skip to main content

Attention:

The NSF Public Access Repository (NSF-PAR) system and access will be unavailable from 11:00 PM ET on Friday, July 12 until 2:00 AM ET on Saturday, July 13 due to maintenance. We apologize for the inconvenience.


Title: Documenting Environmental and Oceanic Variability in the Down East Coastal Region of the Gulf of Maine using the long-lived bivalve Arctica islandica
The Gulf of Maine (GoM) is currently undergoing rapid environmental and ecological changes and this system is projected to become increasingly stressed in the coming decades. Thus understanding past spatial and temporal conditions of this region is key to understanding how future environmental changes and extreme events may impact fisheries and ecosystem dynamics in the GoM. Changes in the physical and chemical variations in the shells of mollusks can be used as a powerful proxy for studying past climates and environments. In this study, we used the growth and geochemistry signatures in the long-lived marine bivalve Arctica islandica collected from the Down East coastal region in the Gulf of Maine (Jonesport, ME) to evaluate past climatic and hydrographic variability in the northwestern North Atlantic Ocean. The recent collection of shells extends a previously developed master shell growth chronology by 11 years and now spans from 1954 to 2020 CE. Based on visual crossdating techniques, shell growth variability is highly coherent among the population indicating that environmental conditions are driving growth. Variability in annually resolved shell growth increments and stable oxygen isotope values are largely related to sea surface temperatures (SSTs) and water mass properties of the Eastern Maine Coastal Current. This master shell growth chronology and annually-resolved isotope series will fill data gaps prior to instrumental records and allow us to better understand the spatial oceanographic variability in the GoM.  more » « less
Award ID(s):
2028197
NSF-PAR ID:
10341585
Author(s) / Creator(s):
; ; ;
Date Published:
Journal Name:
PAGES Open Science Meeting
Format(s):
Medium: X
Sponsoring Org:
National Science Foundation
More Like this
  1. Coastal systems can exhibit large variability in pH compared to open marine conditions, thus the impacts of ocean acidification (OA) on their resident calcifying organisms are potentially magnified. Further, our understanding of the natural baseline and variability of pH is spatially and temporally limited in coastal settings. In the few coastal locations that have been monitoring seawater pH, records are generally limited to <10 years and are thus unable to provide the full range of centennial to decadal natural variability. This is the case for the Gulf of Maine (northwestern Atlantic), a highly productive region of strategic importance to U.S. fisheries, that is facing multiple environmental stressors including rapid warming and threats from OA. Paleoceanographic proxy records are therefore much needed in this region to reconstruct past pH conditions beyond instrumental records. A clear candidate for this is the boron isotope (d11B) pH proxy provided the d11B sensitivity to pH in long-lived shallow water marine carbonates can be established. To this end, we grew juvenile and adult Arctica islandica (ocean quahog) in flowing seawater tanks for 20.5 weeks in controlled pH (7.4, 7.6, 7.8 or 8.0 (ambient) ± 0.02) and temperature (6, 9 or 12 ± 0.56 °C) conditions at Bowdoin College’s Schiller Coastal Studies Center, Harpswell, Maine (USA). The clams were stained twice with calcein and supplemented with food (Shellfish Diet) throughout the experiment to ensure suitable growth. New shell growth (average 67% increase in maximum shell height and 522% increase in buoyant weight across all treatments), constrained by calcein markings, were sampled for boron isotope analysis (d11B) to determine if shell d11B varied as a function of pH similar to many other calcifying organisms. The results of the culture experiment will yield whether or not Arctica islandica preserves seawater pH information in their shells. If so, the transfer function relating shell d11B to pH will be used to hindcast pH in the central coastal region of the Gulf of Maine during recent centuries. Alternatively, if the shell d11B signal is independent of ambient seawater pH, this may reveal the capacity of Arctica islandica to regulate internal calcifying fluid chemistry and their resilience to OA.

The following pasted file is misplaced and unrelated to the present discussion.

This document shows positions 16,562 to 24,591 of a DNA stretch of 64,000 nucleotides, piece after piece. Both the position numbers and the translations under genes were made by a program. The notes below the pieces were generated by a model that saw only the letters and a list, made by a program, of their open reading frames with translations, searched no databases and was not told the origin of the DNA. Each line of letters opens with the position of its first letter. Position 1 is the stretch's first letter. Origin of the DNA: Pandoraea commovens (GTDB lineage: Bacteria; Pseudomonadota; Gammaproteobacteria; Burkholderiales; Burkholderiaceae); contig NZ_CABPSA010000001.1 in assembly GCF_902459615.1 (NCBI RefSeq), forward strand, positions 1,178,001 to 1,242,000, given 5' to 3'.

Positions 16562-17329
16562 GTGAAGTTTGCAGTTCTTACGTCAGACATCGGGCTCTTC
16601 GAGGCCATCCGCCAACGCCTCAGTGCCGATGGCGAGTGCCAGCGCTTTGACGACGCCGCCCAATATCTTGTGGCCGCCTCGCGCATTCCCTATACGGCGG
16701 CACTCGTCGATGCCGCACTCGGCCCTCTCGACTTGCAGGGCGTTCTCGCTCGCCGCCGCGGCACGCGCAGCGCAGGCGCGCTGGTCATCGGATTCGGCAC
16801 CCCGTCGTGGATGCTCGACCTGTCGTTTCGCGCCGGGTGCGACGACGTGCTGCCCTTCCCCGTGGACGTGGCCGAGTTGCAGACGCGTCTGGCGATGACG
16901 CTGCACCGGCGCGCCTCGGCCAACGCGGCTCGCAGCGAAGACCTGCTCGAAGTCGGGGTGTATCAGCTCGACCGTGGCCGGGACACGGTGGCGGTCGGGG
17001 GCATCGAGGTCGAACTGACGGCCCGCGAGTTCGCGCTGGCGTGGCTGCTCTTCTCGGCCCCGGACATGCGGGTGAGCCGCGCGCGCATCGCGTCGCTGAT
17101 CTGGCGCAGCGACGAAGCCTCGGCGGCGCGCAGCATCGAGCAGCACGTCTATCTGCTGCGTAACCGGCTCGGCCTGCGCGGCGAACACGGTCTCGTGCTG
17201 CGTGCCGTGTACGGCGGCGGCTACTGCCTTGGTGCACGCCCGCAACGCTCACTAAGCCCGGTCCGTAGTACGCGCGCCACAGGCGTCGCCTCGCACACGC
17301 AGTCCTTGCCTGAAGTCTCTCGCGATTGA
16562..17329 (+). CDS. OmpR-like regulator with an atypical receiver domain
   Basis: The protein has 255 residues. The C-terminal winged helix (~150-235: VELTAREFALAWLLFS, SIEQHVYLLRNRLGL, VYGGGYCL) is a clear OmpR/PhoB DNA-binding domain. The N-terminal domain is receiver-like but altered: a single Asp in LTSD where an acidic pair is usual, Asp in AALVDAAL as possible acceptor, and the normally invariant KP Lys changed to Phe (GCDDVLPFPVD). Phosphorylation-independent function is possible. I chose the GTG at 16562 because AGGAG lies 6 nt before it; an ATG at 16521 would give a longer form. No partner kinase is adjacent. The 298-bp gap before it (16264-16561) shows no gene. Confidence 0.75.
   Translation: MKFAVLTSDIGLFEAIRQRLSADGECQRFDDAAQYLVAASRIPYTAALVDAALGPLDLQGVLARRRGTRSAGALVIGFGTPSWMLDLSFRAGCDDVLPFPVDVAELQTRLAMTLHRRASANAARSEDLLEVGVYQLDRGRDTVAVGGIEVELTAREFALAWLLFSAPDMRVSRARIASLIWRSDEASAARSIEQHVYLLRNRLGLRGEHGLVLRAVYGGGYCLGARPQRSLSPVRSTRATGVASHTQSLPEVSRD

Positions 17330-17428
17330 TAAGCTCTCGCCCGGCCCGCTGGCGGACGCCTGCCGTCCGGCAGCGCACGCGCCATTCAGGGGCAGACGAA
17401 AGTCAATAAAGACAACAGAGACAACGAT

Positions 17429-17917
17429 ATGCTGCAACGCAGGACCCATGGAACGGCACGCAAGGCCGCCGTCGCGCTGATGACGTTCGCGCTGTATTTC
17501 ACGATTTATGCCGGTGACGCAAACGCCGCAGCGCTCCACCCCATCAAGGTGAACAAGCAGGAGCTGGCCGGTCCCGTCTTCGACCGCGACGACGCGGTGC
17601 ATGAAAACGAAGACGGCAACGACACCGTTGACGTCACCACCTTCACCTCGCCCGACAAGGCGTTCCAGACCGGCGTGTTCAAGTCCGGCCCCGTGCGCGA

more » « less
  2. Warming in recent decades in the North Atlantic Ocean has been heterogeneous, with locations along the northwestern Atlantic experiencing some of the largest and fastest warming in the last 100 years. This region is important for fisheries but has limited spatial and temporal hydrographic instrumental series extending beyond the past decades, especially along the coastal United States portion of the northwestern Atlantic, thus impacting our understanding of past climatic variability. To provide a longer temporal context for these changes, we constructed a continuous master shell growth chronology spanning the last two centuries and provided geochemical records from the Mid-Atlantic region using the long-lived marine bivalve Arctica islandica. Shells were collected on the outer shelf region off Ocean City, Maryland, in ~ 60 m water depth. This region is sensitive to large-scale North Atlantic Ocean dynamics, including the Atlantic Meridional Overturning Circulation (AMOC) and Gulf Stream eddies. Based on growth histories and shell oxygen isotopes, we provide evidence of hydrographic variability beyond the relatively short instrumental period and evaluate the likely causes for these changes. These data allow us to better characterize recent and past oceanographic changes in the Mid-Atlantic region, synthesize the new results with previously developed paleo-records in the northwestern Atlantic, and provide guidance for the management of fisheries in this region.